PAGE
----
'Fauntleroy' -- a glorious throwback

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What happens when the kid from "The Champ" meets the Earl of Dorincourt? Royal fireworks, that's what happens! And a jolly good time for all in jolly-olde-you-knowe- what: for nasty-turned-softy Grandfather Earl, played by Alec Guinness, for the young all-American-boy-turned- royally-beneficent Lord Fauntleroy, played by 10 -year-old Ricky Schroder, for your Saturday-morning real-entertainment-deprived child viewers -- but especially for you and me, so long denied the saturday-afternoon-at-the- movies-with-popcorn fantasies of yore.

Yes, "Little Lord Fauntleroy" (CBS, Tuesday, 9-11 p.m., check local listings) is a glorious throwback to the days when Freddie Bartholomew reigned supreme. It is still another brilliantly evocative remake of a universal classic by producer Norman Rosemont (you remember his recent "The Man In The Iron Mask" and "The Count of Monte Cristo" as well as "All Quiet on the Western Front." His "A Tale of Two Cities" is yet to come -- in about a week, as a matter of fact.)

Just as in the case of the other period Rosemont productions, this one is lush, kitsch, and location-y. It is the kind of film where Adam's apples inevitably bob when actors sob, where the good people always win and the bad people are simply awaiting their turn to be good.

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Filmed at Belvoir Castle and the surrounding areas in Leicestershire, including the Midlands village of Woolsthorpe, "Little Lord F" stars England as much as it does Guinness and Shroder. But what an unbeatable team all three make!

Adapted from Frances Hodgson Burnett's classic novel addition to Alec Guinness and Ricky Shroder, such superb players as Eric Porter and Colin Blakely , "Little Lord F" boasts the most charmingly self-denying, forebearing Mom of all time, played with infinite other- worldly patience by Connie Booth.

In case you've forgotten the story (and how could you?), impoverished young Cedric Erroll, who lives with his impoverished, widowed Mom on impoverished Hester Street in New York City, is really the offspring of the disowned (because he married one of those awful Americans) son of prune-faced Earl of Dorincourt who, when he realizes young Cedric is rightful heir to the title -- and fortune -- invites the boy to come live on the luxurious estate in Merrie Olde . . . as long as Mom keeps her distance.

Selflessly, she agrees and proceeds to seamstress away in a decrepit hovel kilometers removed while Ceddie yearns for her, even as he befriends grandpa moneybags, who learns to love him, love the serfs (pardon me, tenants), and even learns to love dear olde forebearing Mom as well.

Well, that's life -- at least as it used to be lived at Saturday matinees.

Everybody involved in this gorgeously photographed, splendidly mounted fun-for-old-time's-sake remake deserves royal kudos, if not an actual title. And I hereby award each and every one involved a country estate in the Midlands, complete with tenants waiting out their abject poverty time until somebody, preferably the Little Lord, builds them charming concrete low-income housing facilities.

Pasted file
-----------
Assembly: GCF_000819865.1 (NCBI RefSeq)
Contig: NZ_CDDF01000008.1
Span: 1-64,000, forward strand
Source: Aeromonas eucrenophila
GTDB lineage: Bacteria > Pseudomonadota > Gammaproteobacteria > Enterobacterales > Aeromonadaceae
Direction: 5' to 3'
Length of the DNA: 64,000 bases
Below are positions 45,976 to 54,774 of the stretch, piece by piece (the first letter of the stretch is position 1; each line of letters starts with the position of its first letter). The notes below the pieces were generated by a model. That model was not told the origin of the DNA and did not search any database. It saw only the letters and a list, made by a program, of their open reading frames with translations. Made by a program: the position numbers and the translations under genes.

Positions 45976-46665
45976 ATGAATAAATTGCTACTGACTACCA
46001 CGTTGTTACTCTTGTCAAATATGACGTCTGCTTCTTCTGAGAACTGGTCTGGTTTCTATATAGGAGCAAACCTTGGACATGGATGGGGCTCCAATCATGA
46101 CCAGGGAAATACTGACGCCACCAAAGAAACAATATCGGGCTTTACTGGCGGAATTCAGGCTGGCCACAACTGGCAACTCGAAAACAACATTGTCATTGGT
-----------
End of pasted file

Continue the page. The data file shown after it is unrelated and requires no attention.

Seriously, though, "Little Lord Fauntleroy" takes itself only as seriously as a Saturday matinee demands. There is a hint at criticism of British snobbishness and the lack of enough social consciousness in that period (turn of the 19th century, that is). And there is adequate worship of mother love, close familial ties, youthful modesty, and other worthwhile virtues.

As to young Rocky-Cedric, also known as "that cute Ricky Schroder," if you thought "The Champ" was the ultimate in tearjerking, you're in for the pathos-bathos- euphoric electronic adventure of the year. But at least this time around it all ends so well.

Sure, it's corny. But doesn't popcorn always tastes better when made with yummy buttery corn?

So consider allowing the kids to stay up late (why, oh why, is this show being aired at 9 p. m.?) and share a splendid family evening of Adam's-apple bobbing. Life on the Mississippi

And now for a show that takes the classics seriously: "Life on the Mississippi" (PBS, Monday, 8-10 p.m., check local listings for premiere and repeats).

This Mark Twain chronicle of the coming of age of a young would-be Mississippi riverboat pilot moves with just about the same speed as the Delta Queen.

It starts slowly and gently paddles its way downstream, looking tenderly at the banks on both sides, waving with casual friendliness at the watchers on the shore. Painstaking attention is paid to authenticity all along the route, and certainly producer William Perry is to be commended for that.

But this coproduction of Nebraska Educational TV Network and WNET/NY tries so hard to be authentic that it turns into an authentic bore.

Starring Robert Lansing as Horace Bixby, the experienced riverboat pilot, and David Knell as young apprentice Sam, the script by Philip Reisman Jr. is directed with, once again, superb authenticity by director Peter Hunt. But top credit must go to cinematographer Walter Lassally, who has made the Mississippi look like the Mississippi of old.

The film is a triumph of atmosphere and of period in its re-creation of a way of life now lost -- except for occasional package-rate excursions and press tours to celebrate the premiere of "Life on the Mississippi."

It is one way to learn about Mark Twain, about piloting as a career, about life on the Mississippi, about adolescence, about life.

Watching this PBS "Life on the Mississippi" is almost as good as helping an old lady across a street -- it will make you feel virtuous, even though you were going in that direction anyway.

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